If you haven’t seen the interview I did with Rob Herman, I will link in directly below.
If you’d like to just listen to the interview, here is an mp3 of our talk.
It was really great to speak with Rob and learn about his unique perspective in the creative process. Every person that makes up the team that gives us a machine has a part to play and it was very interesting to hear his thoughts on some of the classic and upcoming ThinkPads that have been released. It has certainly brought a newfound appreciation for the process and all the steps involved.
With pre-orders open to most countries for the Framework Laptop, I’ve been reading some criticism (some serious, some not) on the module design that Framework has created.
Some have stated that the creation of these “pockets” in the body of the laptop is a gimmick and does not truly add meaningful functionality, but I am tempted to disagree. While the concept is simple to execute, it has large implications on how these machines can be configured.
One way to look at this is to peer back into history when, not at computers, but military load-bearing equipment or LBE for short. It wasn’t until recently that this equipment adopted a similar idea to the Framework Laptop known as modularity. Many armies traditionally have had bags or satchels and at best, sewn on pockets to a vest or harness, but these pockets could not be moved or swapped out, so every soldier had the same equipment, but not the same mission.
Over time this got better, but the position and availability of the pockets were often limited to proprietary systems that offered no interchangeability.
The standard practice of MOLLE and other systems brought about huge change in how a soldier could configure their gear. Using a “basket-weaving” style method, you could now swap pouches and pockets to change up the load of equipment you carried without too much difficulty. To me, this is what Framework is trying to do with their laptop.
In short, I am hoping more people are willing to give this concept a chance. It has a lot of merit to be able to configure the machine to perform in a variety of different situations and tasks where ports truly matter. It could also impact how businesses would deploy a fleet of machines and be able to swap ports between them. Not to mention if a module is used frequently, it could also reduce wear on the USB-C port that would otherwise be used with a dongle on a frequent basis.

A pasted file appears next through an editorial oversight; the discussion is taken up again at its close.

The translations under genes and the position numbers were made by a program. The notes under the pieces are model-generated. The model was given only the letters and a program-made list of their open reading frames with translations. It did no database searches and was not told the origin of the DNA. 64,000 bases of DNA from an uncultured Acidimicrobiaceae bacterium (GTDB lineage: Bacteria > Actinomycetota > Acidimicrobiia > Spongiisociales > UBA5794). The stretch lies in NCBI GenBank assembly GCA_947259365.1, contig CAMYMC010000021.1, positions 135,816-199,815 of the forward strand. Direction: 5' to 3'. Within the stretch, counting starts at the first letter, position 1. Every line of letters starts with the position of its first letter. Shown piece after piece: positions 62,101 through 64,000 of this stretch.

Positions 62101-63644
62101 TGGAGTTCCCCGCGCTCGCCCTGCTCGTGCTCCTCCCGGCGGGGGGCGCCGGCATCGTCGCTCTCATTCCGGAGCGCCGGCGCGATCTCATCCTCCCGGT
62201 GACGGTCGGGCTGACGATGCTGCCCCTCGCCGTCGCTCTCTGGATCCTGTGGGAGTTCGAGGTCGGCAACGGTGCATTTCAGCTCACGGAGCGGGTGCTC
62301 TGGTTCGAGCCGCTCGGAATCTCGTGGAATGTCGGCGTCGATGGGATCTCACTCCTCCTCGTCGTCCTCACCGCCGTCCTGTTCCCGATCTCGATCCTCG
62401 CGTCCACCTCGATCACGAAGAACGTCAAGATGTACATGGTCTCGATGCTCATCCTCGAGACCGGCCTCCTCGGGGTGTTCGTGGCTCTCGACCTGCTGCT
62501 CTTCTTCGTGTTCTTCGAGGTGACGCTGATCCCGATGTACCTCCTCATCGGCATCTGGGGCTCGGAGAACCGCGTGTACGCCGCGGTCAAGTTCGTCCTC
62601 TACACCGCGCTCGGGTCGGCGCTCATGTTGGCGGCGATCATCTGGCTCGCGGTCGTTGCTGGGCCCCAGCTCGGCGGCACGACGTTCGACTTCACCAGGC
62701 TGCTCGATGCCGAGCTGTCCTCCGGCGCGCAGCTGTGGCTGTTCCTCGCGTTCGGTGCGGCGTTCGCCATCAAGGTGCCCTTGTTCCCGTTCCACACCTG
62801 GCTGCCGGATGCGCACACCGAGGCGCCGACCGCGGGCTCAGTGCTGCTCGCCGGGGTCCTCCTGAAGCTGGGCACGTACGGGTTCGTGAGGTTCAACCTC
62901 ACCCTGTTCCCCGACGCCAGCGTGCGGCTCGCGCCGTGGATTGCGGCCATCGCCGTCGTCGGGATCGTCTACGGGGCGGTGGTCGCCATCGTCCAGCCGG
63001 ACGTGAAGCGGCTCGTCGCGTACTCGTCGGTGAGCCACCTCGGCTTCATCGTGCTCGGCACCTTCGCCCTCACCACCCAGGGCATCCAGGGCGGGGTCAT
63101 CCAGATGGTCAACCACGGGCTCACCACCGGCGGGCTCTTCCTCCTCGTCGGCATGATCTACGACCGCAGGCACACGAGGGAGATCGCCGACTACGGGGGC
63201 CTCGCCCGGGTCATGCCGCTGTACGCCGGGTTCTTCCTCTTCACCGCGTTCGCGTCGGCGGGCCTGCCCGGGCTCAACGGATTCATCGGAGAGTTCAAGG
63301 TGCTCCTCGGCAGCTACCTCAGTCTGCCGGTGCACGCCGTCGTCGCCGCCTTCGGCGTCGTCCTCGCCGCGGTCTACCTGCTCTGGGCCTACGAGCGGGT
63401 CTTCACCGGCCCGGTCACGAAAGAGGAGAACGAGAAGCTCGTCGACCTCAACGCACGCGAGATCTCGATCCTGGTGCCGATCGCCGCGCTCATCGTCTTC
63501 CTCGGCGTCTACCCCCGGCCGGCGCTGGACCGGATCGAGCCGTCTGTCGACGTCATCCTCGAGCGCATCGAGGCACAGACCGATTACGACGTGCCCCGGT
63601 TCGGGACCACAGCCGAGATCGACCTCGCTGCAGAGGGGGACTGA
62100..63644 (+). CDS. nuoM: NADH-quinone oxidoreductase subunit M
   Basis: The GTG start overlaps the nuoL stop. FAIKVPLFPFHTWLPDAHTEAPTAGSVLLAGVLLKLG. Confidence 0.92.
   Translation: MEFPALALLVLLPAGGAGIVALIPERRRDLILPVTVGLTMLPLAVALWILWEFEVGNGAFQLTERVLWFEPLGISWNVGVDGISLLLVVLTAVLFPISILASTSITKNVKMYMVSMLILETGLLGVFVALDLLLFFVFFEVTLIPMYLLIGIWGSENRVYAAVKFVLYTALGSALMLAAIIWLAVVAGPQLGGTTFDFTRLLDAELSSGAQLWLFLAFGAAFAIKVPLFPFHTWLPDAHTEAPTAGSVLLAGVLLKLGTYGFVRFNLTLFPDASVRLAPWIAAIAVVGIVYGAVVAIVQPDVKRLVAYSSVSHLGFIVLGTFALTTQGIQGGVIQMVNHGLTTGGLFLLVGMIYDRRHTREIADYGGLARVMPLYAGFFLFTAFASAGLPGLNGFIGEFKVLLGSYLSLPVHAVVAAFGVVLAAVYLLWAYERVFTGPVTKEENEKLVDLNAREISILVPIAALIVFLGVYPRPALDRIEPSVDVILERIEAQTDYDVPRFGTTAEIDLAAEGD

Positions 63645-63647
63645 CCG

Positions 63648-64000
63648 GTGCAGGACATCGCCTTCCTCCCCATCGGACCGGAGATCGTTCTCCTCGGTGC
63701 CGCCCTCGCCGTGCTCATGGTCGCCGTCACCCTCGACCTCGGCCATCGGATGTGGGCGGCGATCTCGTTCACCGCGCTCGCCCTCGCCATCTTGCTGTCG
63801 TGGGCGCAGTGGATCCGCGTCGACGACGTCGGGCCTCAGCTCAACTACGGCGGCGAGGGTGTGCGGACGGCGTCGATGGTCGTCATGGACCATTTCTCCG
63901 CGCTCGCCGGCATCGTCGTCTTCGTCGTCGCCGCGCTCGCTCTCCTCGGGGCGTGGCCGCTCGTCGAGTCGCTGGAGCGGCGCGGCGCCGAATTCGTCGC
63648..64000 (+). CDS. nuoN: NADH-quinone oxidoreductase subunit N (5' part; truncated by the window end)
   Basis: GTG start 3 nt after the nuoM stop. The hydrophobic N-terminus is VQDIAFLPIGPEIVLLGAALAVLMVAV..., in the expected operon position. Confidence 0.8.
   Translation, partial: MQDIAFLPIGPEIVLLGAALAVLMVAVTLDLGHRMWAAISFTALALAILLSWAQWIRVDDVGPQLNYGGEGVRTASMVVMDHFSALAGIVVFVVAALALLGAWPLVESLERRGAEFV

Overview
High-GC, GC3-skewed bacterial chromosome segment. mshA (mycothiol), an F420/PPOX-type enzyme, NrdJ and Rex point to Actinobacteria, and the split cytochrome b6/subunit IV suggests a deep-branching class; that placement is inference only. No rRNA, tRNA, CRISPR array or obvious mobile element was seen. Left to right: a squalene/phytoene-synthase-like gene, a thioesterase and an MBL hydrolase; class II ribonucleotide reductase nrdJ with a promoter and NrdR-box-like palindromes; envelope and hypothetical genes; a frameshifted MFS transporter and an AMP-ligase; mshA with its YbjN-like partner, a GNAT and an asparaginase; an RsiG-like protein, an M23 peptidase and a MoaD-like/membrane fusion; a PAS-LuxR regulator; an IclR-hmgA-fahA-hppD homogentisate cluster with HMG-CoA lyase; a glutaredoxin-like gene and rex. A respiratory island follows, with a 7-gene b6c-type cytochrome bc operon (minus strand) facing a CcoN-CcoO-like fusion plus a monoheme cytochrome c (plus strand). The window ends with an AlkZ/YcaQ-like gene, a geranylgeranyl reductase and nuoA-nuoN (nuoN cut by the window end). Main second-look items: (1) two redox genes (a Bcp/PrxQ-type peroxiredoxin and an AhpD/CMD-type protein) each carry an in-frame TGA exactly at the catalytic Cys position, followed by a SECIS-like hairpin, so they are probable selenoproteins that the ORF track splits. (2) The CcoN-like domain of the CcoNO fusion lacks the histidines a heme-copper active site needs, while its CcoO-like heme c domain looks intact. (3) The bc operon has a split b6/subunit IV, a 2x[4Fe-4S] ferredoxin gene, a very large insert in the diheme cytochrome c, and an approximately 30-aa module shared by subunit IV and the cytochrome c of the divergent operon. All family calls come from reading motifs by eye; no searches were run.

Since I first posted about the Framework Laptop, many details have been released. Here is everything we know so far about this laptop. Currently, Framework is preparing for pre-orders. You can find out more information in their article here.
Modularity is something we haven’t truly seen in laptops since Intel decided to stop offering socketed mobile CPUs. Manufacturers often shoulder the blame on that, unfairly in my mind, but that is a topic for another article. Many users miss the days of taking apart every component of their laptop and replacing or upgrading components […]
1. 1080 Webcam
The Framework Laptop will have a 1080P 60fps camera. Produced by Partron in South Korea, it will have the following specifications:
1/6″ OmniVision OV2740 sensor
80° diagonal f/2.0 four-element lens, using a blue glass IR filter for improved colour performance
Realtek RTS5853 camera controller
Hardware privacy switch for the camera and microphone array
2. The Motherboard
The motherboard planned is designed to be removed and replaced with other motherboards of the same form factor. It also sports:
Removable memory modules
Tiger Lake CPUs at launch (i5-1135G7, i7-1165G7, i7-1185G7)
You can buy the Framework Laptop without RAM, SSD or WiFi so you can use your own parts
M.2 2280 PCIe Gen 4 NVMe (up to 7,000MB/s and write speeds of up to 5,300MB/s)
Prebuilt models will ship with Western Digital’s SN730
2 SO-DIMM sockets supporting DDR4 DRAM at up to DDR4-3200. Maximum of 64GB of RAM over 32GB modules
Prebuilt models will ship with Samsung, SK Hynix, and Micron
WiFi is handled by support for 2×2 WiFi 6 and WiFi 6E modules through an M.2 2230 socket
3. The Keyboard
The keyboard of any laptop is an essential component as you spend more time touching it than any other part of the machine. Here is what we know about the keyboard on the Framework laptop:
1.5mm key travel
Keyboard and top decks will be available for purchase
US English, UK English, International English, French, French Canadian, Korean, Chinese Pinyin, Chinese Traditional, Japanese, German, Italian, Spanish, Latin American, and Dutch Belgian variants are being planned
Completely black and clear keyboards will also be available
4. Storage Expansion Cards
One of the eye-catching design choices of the Framework Laptop is the expansion modules. These allow for functionality and ports to be swapped on the fly through the use of the USB-C form-factor. Several modules like USB-C, USB-A, HDMI, DisplayPort, MicroSD are already planned and now they have added storage to this list. 250GB and 1TB are the current sizes being tested.
Cards being made by BizLink and Phison
U17 Flash Controller, N28 NAND
1TB card exceeds 1000MB/s read and write
250GB clocks in at 1000MB/s read and 375 MB/s write
5. 3:2 Display
Let’s get right to the point. This display looks amazing. To remove it, simply remove a magnetic bezel and four fasteners.
BOE’s 13.5” 2256×1504 LCD
100% coverage of sRGB
Lay flat design (180-degree hinge)
Ambient light sensor
DC mode backlight controller to avoid flicker
Bezel colour options available
6. The Power Adapter
Power adapters are important, for without them, you have a paperweight. Here is what we know about the adapter that will be bundled with the Framework Laptop: